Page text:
As the protests in Egypt turned violent Wednesday, with pro-government demonstrators pushing back against the anti-government uprising, the media found itself at the center of a dramatic shift in the tone of the week-old uprising.
Here's a sampling of how CNN and others covered the most violent day in Cairo yet.
CNN's Anderson Cooper said he and his production crew were attacked by pro-government demonstrators earlier Wednesday, but unharmed. After escaping to a rooftop, he delivered several reports on "American Morning,” including Molotov cocktails being tossed and dramatic video of a clash between pro and anti-government on the streets below. And CNN's constantly refreshed liveblog provided live updates from its reporters on the ground in Tahrir Square.
CNN didn’t carry wall-to-wall Egypt coverage. They also covered the blizzard that stretched from Chicago to Boston, and an undercover investigation into Planned Parenthood.
“So Many Bloodied Faces,” MSNBC.com declared. Its on-air coverage focused on the bloodshed, too, and online MSNBC provided a live online feed of the protests in the square. MSNBC -- which had NBC “Nightly News” host Brian Williams filing reports throughout the afternoon -- was the first to report gunfire as night fell in Cairo. “We have no idea whether that gunfire was intended for human targets,” Williams said. “All I can tell you is that we heard a cacophony of gunfire.” (Oddly, MSNBC followed up Williams’ report with “The Grio’s 100 History Makers in the Making.”)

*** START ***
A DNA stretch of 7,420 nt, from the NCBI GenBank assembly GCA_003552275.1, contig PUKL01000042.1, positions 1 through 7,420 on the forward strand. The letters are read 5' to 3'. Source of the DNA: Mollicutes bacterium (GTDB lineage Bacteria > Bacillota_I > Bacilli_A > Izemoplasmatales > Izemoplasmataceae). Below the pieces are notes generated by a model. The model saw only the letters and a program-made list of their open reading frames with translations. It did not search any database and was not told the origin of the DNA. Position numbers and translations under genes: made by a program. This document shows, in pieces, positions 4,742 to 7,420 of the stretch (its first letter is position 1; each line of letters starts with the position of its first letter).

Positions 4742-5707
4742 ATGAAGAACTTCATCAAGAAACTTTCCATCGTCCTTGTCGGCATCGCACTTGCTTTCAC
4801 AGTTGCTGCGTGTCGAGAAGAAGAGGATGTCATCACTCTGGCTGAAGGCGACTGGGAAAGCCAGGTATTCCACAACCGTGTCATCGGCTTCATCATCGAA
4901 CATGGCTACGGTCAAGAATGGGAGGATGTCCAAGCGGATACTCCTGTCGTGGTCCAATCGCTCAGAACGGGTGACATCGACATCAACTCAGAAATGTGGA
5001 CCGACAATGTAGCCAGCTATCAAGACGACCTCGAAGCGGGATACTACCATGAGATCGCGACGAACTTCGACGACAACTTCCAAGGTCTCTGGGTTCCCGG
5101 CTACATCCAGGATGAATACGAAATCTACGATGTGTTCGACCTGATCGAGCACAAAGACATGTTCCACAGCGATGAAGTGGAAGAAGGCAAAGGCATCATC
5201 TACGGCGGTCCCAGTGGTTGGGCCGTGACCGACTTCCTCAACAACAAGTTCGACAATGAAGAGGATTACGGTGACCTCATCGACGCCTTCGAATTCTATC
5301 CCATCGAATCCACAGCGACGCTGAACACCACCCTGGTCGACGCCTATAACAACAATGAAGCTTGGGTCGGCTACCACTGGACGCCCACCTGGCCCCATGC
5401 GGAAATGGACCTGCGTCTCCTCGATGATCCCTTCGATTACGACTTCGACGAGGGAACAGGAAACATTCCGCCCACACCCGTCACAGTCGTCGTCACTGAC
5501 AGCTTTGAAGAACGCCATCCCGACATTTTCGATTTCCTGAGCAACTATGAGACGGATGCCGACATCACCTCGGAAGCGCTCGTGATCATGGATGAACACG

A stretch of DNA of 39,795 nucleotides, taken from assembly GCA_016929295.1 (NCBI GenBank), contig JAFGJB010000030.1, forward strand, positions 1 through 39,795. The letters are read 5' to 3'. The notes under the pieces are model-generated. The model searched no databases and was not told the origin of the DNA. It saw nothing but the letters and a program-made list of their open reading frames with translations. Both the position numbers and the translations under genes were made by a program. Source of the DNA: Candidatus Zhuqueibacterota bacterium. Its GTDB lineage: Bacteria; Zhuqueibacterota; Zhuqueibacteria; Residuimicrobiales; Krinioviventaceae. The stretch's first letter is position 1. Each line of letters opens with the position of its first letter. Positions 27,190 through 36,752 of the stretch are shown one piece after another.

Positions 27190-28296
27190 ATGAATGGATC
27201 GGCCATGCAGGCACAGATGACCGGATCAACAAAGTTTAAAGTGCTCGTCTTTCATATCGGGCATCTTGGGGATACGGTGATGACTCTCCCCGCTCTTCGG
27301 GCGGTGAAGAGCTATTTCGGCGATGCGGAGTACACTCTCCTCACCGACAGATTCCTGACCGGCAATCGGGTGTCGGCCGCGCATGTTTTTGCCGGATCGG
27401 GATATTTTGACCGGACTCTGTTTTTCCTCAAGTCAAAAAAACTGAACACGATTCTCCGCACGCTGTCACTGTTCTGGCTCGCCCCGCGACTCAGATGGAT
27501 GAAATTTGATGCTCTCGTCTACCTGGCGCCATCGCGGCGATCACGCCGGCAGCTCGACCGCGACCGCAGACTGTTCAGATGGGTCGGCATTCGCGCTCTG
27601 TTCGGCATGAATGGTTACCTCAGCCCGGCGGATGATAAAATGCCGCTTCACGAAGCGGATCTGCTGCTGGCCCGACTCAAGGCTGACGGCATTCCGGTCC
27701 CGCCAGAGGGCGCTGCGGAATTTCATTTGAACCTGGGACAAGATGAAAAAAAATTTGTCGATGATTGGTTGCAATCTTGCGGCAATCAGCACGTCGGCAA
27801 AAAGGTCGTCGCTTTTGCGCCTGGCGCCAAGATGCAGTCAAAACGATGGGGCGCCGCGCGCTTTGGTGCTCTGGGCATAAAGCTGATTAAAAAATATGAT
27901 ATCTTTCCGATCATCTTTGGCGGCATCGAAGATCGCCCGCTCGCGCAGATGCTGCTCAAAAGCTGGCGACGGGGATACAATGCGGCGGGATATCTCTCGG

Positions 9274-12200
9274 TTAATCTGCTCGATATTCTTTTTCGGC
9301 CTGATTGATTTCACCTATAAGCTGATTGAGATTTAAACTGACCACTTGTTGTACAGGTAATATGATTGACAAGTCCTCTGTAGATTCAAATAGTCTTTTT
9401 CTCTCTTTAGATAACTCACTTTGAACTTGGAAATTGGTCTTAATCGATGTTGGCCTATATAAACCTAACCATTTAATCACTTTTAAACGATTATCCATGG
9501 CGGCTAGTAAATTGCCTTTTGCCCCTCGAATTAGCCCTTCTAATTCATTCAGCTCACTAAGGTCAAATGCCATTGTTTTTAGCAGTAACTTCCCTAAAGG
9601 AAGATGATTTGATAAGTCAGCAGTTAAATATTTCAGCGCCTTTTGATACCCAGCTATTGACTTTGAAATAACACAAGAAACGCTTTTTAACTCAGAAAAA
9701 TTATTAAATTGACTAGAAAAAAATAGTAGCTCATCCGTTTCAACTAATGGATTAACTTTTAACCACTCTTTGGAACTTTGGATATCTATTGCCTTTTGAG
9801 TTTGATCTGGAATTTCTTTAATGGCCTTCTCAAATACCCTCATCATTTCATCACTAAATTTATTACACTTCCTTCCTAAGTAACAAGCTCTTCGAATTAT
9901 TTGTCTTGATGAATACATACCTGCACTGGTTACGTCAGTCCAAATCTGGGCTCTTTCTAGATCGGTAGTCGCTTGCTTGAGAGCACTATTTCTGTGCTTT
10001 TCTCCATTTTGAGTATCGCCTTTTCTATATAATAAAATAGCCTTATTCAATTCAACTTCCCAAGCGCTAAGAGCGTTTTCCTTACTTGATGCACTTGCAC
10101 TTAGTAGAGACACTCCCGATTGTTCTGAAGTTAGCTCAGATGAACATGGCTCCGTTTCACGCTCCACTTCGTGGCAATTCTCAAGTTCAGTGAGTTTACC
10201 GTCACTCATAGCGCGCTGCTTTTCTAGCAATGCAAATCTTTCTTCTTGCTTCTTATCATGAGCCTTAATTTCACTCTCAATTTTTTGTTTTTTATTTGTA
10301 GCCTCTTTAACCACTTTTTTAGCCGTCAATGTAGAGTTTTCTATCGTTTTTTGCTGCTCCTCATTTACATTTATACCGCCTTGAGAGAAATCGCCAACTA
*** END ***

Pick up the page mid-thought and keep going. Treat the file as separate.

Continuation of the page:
Fox, which has the lightest presence on the ground in Cairo among the big three cable networks, was streaming video from Cairo throughout the day, with FNC correspondents Greg Palkot and Dominic Di-Natale filing reports there.
Shepard Smith was the first to report that the Egyptian army, which had been largely absent from Wednesday’s clashes, was moving in on protesters near the square. “We’re seeing the Egyptian military apparently changing their tactics,” Ashley Webster reported on Smith’s Studio B.
“Demonstrations in Egypt take bloody turn,” the Washington Post said on its homepage on Wednesday. “In Cairo square, Mubarak backers confront anti-government crowds.”
Among other features, the paper also spotlighted a panel discussion on leadership and Mubarak's fate “Would it be impossible for an entrenched leader like Mubarak to change course? Is new leadership the only answer? Weigh in.”
The Times focused on the violence, too (“Violent Crackdown Fails to End Protest,”
and “With Stones and Firebombs, Mubarak Allies Attack”) telling the story on its homepage primarily with a rotating slideshow of the bloodshed.
The Times also called for an end to Mubarak’s rule in a new editorial. “The announcement from President Hosni Mubarak of Egypt that he would not run for re-election was welcome, if he means it,” the Times said, “but it was unlikely to be enough. It is up to the Egyptian people to decide. But as a proud nationalist, Mr. Mubarak can best contribute to Egypt’s stability and future by stepping aside and letting an interim government take over until truly free elections can be held.”
Al Jazeera -- which until Wednesday was the main target of the Egyptian government's crusade against the media -- continued to provide wall-to-wall coverage, despite the Mubarak-forced closure of its Cairo bureau (not to mention the brief arrest of six of its journalists).
Al Jazeera was also the first to note that the U.S. denouncement of the violence is the strongest language to come out of the White House since the unrest in Egypt began.
Rupert Murdoch’s brand-new iPad-only newspaper, The Daily, launched on Wednesday with a cover story on Egypt, "Fallen Pharoah: Obama pushes Mubarak to quit now as a million March in Egypt revolution." But as of 3:00 p.m. (ET), the story had yet to be updated with news of the violence in Cairo -- an option news-driven iPad publishers have been touting.